Company M and the 7th Cavalry Regiment camped near the mouth of the Powder River on July 31, 1873 as part of the 1873 Yellowstone Expedition. (Custer’s Best: The Story of Company M, 7th Cavalry at the Little Bighorn)
Books by French MacLean
Colonel French MacLean, winner of the John M. Carroll Award for Custer’s Best: The Story of Company M, 7th Cavalry at the Little Bighorn, is at it again – putting the final touches on a saga of a Montana wagon train in Montana in 1874 that ran into Sitting Bull, Crazy Horse and 1,400 of their closest friends, and helping a great friend finish his own mystery on the murder of Tsar Nicholas II.
Come on inside and Go on Your Own Adventure!
The best soldier I ever knew, my father, died on July 28, 2015 at St. Mary’s Hospital in Decatur, Illinois. He was 91 and oddly enough, he passed away on the exact seventh anniversary of my mother’s death.
Thank you to everyone who knew him and was nice to him. I may have been a colonel, but he was the general of the family. The following is his obituary that appeared in the Decatur Herald & Review:
Myron D. MacLean. I lost my hero on Tuesday, July 28, 2015, when he passed away at St. Mary’s Hospital in Decatur, Illinois. He happened to be my father. Born on September 4, 1923 in Peoria, “Mac” graduated from Peoria High School before attending Bradley University for two years prior to serving as an Infantryman in Company B, 1st Battalion, 39th Infantry Regiment in the Hürtgen Forest and Battle of the Bulge in World War II. Mac always claimed he made corporal; my mother insisted that he topped out at private first class. At any rate, he was wounded several times, received a Silver Star and Combat Infantryman’s Badge and – after his last wound – he came to looking down the business end of a German paratrooper’s assault rifle. Years later, my brother David and I would watch “Hogan’s Heroes” on television and the young lad made the mistake of asking Dad if that was what a prisoner of war camp was like; he received a scowl as an answer.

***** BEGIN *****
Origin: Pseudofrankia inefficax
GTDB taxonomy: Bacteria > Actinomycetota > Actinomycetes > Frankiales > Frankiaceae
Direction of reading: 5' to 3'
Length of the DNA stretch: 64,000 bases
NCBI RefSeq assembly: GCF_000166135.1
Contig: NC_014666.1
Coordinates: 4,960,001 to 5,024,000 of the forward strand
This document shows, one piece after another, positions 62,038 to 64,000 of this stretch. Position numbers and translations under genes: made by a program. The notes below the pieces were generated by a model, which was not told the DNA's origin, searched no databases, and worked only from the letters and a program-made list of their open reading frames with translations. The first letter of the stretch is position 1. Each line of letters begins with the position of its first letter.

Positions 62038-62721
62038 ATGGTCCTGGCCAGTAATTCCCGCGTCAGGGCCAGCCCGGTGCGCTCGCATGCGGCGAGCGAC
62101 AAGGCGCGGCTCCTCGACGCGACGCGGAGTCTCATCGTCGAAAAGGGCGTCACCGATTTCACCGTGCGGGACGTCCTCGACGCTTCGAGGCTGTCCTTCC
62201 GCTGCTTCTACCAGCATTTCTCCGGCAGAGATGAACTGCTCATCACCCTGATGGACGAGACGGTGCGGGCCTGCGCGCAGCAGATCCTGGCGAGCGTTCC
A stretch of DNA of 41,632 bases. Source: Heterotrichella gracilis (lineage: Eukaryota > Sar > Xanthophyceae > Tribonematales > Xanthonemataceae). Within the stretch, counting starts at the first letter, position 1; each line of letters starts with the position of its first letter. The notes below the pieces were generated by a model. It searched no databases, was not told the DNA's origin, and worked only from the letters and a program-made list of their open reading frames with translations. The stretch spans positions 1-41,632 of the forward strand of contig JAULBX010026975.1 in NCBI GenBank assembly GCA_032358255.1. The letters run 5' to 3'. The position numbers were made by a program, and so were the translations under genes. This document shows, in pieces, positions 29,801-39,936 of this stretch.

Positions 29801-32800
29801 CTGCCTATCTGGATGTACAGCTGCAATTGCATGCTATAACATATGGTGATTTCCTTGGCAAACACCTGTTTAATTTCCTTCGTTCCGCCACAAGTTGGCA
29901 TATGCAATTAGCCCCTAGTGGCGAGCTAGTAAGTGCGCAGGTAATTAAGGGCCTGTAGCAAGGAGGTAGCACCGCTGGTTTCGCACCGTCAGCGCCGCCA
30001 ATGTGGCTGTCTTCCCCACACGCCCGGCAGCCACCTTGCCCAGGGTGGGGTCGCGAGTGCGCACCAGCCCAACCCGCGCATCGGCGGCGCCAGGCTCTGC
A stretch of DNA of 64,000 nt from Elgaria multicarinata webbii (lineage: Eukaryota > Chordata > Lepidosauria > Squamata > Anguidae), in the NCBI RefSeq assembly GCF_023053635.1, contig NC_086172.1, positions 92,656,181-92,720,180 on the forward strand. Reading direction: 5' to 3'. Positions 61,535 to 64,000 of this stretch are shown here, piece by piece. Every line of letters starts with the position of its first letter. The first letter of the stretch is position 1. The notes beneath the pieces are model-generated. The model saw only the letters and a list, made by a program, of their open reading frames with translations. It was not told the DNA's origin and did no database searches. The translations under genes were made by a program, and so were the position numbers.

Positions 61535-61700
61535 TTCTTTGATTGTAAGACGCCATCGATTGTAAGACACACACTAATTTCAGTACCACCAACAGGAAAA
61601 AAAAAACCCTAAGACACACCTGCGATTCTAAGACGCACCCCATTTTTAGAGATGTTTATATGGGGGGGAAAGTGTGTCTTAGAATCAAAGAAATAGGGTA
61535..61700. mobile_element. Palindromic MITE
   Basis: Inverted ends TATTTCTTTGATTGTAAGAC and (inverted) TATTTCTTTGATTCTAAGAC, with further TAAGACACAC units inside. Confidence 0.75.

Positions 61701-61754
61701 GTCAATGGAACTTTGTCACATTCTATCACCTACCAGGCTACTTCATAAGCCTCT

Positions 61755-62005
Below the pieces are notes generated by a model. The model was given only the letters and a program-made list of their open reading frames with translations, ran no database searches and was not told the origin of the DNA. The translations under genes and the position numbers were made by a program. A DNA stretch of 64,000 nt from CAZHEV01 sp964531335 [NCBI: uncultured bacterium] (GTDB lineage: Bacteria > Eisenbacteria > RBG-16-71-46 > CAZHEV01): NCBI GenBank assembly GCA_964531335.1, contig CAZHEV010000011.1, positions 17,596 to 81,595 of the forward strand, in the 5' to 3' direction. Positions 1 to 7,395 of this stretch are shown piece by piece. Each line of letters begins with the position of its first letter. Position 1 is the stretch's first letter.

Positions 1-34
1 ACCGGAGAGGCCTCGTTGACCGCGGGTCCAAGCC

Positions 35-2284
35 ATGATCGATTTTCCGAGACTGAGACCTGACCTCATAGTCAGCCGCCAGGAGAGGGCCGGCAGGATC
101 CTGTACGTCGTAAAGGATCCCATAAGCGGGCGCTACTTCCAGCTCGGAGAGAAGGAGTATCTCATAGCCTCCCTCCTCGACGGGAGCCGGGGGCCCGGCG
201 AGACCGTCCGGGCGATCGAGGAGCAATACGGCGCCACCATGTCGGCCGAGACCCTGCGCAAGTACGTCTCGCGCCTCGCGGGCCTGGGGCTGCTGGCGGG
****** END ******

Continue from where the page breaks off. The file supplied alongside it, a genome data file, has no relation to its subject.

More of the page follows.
To paraphrase the movie “Rudy,” Dad was “5 foot nothin’, 100 and nothin’,” and yet I saw him smash drive after drive each one straight as an arrow and close to 300 yards on the golf course, while I caddied for him. I remember one memorable round when he carded a 69 – no mulligans, no winter rules, no TV tap-ins, no kicking the ball out of the rough when nobody’s looking, because Dad said it was more important to do the right thing when no one was looking than it was when they were – just a pure 69. I think he won two bucks that morning and I know he paid me four. He liked Jack and Tiger, but he loved Arnie – living and dying with his hero during charge after charge on the final day of a major.
Dad also loved Caterpillar, his granddaughters Heather and Megan, and most of all he loved my Mom, Julie Lane MacLean. They had been married 60 years when she passed away in 2008; also on July 28. For the last several years of her life, the saints at Decatur Memorial Hospital provided her with a restful life, while Dad went over for every meal to help her eat – knowing that she would never again be able to say the words, “Thank You.” And over the last few days, the wonderful people at St. Mary’s did the same for Dad, making his last hours peaceful.
Knowing that I would never be able to swing a golf club like Dad, I went to West Point – as did David, who is now in London – in part to see if I could catch the old man as a soldier. After thirty years in the Army, I realized I was chasing an apparition that I could never catch, let alone surpass. And I am happy in that knowledge; because that’s the way it is supposed to be with your hero.39th Infantry Regiment, Hürtgen Forest, Myron D. MacLean, Stalag 6 G